Dispatches from the Creation Wars

Another Bad Prosecution in Colorado

Balko links to this Denver Post article about what looks like a classic case of a prosecutor never admitting they may have the wrong person no matter what the evidence says. Here’s the background:

Residents were alarmed last summer by a rash of thefts, trespasses and burglaries in Stonegate, a neighborhood in Douglas County.

Fear turned to panic in July after an intruder reportedly climbed into a second- story window and groped an 8-year-old girl in her bed.

A sicko was on the loose and pressure was on to catch him.

A week later, Sheriff David Weaver announced that his office had made an arrest.


The person arrested was a skinny, redheaded 19 year old. The 8 year old girl had described her assailant as a “40ish, stockier, brown-haired intruder.” He’s also hearing impaired and mentally challenged. But after more than a day and a half of continuous browbeating, he “admitted” to the crime — by retelling the details the police had been telling him during the interrogation:

What the news release failed to mention was that investigators’ only evidence against him is a short statement that seems to repeat what Sanchez was told about the crime during 17 hours of interrogation by detectives who didn’t seem to catch that he’s mentally disabled and hearing impaired…

Detectives’ methods seem coercive at best. Sanchez’s so-called confession mirrors details about break-ins that investigators told him as they wore him down during 38 hours with little food or sleep.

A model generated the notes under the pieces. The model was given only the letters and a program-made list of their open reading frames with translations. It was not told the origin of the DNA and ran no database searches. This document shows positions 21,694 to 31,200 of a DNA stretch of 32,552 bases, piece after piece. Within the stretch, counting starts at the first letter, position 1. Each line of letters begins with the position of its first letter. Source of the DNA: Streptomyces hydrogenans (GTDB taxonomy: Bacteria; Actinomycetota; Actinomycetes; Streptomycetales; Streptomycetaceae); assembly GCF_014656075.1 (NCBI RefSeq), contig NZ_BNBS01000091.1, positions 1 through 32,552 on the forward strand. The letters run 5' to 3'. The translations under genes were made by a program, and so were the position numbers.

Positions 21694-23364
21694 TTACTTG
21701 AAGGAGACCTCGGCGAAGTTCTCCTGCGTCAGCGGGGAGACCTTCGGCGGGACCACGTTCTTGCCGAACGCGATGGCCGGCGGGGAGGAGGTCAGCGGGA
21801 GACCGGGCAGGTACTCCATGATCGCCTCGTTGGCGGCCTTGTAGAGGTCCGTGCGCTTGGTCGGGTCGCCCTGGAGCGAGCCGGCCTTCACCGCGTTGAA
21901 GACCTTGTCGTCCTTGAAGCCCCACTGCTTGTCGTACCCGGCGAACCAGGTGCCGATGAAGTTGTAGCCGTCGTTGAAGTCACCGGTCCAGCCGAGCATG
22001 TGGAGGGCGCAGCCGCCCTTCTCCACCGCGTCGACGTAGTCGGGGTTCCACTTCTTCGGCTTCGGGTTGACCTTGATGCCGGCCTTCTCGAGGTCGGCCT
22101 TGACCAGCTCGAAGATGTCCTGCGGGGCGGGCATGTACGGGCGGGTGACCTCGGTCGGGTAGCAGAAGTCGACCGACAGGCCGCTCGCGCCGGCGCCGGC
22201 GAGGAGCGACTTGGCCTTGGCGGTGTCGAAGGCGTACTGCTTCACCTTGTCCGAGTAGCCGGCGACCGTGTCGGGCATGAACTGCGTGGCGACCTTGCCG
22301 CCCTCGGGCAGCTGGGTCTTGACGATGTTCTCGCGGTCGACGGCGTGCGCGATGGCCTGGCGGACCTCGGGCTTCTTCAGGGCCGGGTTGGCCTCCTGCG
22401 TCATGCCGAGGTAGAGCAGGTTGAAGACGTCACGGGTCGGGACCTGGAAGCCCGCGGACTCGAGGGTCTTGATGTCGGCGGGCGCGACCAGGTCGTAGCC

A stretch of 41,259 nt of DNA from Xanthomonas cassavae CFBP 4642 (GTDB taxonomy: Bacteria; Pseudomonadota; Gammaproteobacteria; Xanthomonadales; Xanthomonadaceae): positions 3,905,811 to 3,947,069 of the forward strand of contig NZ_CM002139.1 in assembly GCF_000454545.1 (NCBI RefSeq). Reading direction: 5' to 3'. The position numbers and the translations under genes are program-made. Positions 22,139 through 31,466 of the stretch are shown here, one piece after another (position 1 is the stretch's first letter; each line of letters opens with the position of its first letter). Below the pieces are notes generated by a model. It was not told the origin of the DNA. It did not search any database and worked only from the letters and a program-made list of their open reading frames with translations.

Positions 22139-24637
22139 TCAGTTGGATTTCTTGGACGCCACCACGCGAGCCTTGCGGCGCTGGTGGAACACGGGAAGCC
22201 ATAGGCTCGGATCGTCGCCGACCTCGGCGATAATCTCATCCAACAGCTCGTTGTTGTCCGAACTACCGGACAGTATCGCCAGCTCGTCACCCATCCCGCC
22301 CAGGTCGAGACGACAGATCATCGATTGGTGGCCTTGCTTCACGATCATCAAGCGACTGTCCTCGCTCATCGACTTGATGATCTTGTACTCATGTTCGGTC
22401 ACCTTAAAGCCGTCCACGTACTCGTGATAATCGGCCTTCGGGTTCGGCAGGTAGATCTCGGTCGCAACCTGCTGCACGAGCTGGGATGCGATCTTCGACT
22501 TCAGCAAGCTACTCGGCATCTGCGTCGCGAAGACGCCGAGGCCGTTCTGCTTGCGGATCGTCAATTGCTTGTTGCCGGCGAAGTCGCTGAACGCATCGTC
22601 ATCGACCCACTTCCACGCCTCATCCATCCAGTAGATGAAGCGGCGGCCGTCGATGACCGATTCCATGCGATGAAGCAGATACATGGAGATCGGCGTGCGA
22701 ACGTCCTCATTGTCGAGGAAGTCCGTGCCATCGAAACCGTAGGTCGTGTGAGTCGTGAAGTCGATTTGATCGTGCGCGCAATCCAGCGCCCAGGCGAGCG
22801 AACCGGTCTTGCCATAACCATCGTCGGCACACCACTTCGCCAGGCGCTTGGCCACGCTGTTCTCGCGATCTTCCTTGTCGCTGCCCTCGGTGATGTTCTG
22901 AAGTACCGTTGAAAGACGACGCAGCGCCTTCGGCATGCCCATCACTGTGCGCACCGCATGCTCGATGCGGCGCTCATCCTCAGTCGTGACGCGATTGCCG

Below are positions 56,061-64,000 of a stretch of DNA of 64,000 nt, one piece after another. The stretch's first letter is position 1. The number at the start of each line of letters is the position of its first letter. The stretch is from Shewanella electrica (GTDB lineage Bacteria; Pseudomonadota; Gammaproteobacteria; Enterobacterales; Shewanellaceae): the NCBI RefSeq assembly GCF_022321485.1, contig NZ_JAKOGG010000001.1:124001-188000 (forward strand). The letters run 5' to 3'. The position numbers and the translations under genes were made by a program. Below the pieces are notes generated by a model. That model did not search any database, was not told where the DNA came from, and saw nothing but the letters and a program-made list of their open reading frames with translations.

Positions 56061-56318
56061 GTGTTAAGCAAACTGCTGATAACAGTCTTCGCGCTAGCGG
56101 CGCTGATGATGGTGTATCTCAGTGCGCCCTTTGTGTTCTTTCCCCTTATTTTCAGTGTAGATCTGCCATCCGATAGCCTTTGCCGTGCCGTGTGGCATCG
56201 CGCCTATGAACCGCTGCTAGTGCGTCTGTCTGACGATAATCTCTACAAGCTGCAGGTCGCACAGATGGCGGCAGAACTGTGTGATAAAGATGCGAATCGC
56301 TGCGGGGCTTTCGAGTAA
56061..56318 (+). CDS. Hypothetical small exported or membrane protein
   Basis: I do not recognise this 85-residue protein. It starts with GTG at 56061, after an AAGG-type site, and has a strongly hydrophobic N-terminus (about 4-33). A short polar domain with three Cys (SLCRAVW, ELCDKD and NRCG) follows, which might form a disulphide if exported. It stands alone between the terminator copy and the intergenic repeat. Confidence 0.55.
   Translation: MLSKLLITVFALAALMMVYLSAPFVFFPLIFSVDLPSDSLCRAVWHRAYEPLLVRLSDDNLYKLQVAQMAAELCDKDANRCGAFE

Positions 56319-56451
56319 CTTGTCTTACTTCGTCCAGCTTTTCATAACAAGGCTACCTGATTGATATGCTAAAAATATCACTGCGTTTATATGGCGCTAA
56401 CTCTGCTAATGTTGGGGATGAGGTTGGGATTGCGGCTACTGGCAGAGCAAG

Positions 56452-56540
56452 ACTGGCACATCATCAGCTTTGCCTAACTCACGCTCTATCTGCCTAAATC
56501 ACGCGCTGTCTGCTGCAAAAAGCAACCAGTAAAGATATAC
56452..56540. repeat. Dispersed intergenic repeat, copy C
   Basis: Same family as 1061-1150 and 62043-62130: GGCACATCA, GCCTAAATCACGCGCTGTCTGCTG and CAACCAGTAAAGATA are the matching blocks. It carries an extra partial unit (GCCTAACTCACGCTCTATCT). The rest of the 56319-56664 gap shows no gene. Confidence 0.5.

Bear in mind, folks, that in the 250 exonerations the Innocence Project has won based on DNA evidence, a full 25% of them had “confessed” to the crime. False confessions are absolutely routine, especially for young people with cognitive difficulties after they’ve been browbeaten by the police for hours on end.

And in fact, the only DNA evidence that exists in this case rules him out:

And what prosecutors continue to ignore is the key physical evidence in the case.

Records show underwear the victim says her molester yanked to her knees bears the DNA of two other people: her father and an unknown male. Neither of the genetic profiles match Sanchez. The young man who continues to be charged is excluded from the only piece of physical evidence that would tie him to the assault.

And wait till you hear the prosecutor’s argument for why this DNA evidence doesn’t mean they have the wrong person:

District Attorney Carol Chambers’ office should have dropped the case when the state released its DNA report in November. Instead, the 18th Judicial District official keeps pressing charges because she says the results don’t prove anything.

“With the low-cut jeans that girls wear, she could have picked up anyone’s DNA off any surface her panties touched while they may have been riding up above her pants. I hate those low-cut pants,” Chambers said Friday, swear to God.

“Depending on how long she had been wearing those panties and where, they could have rubbed up against the back of her chair at school, a restaurant, the couch at home that someone else had been sitting on, a bus seat, someone’s toilet seat if she did not pull them down far enough — there are many ways to get unknown DNA on clothing. Another kid could have snapped the elastic on her underwear — kids do that sort of thing.”

Did I mention that this girl is 8 years old? The issue, of course, is not how someone else’s DNA got on those panties; the issue is how the person they think committed the crime managed not to get his DNA on them. They don’t have any other real evidence, no fingerprints or hair samples or anything that might tie him to even being in the room, much less committing the crime.

Oh, the other bit of evidence the prosecutors presented? The suspect has a history of crime:

What prosecutors say is a pattern of escalating behavior is nothing more than a deferred judgment from a 2007 juvenile graffiti case followed by a probation violation when Sanchez was caught with the smell of alcohol on his breath.

Well that proves it.

Just once I’d like to see a prosecutor willing to admit that they’ve got the wrong person. But I’m not holding my breath.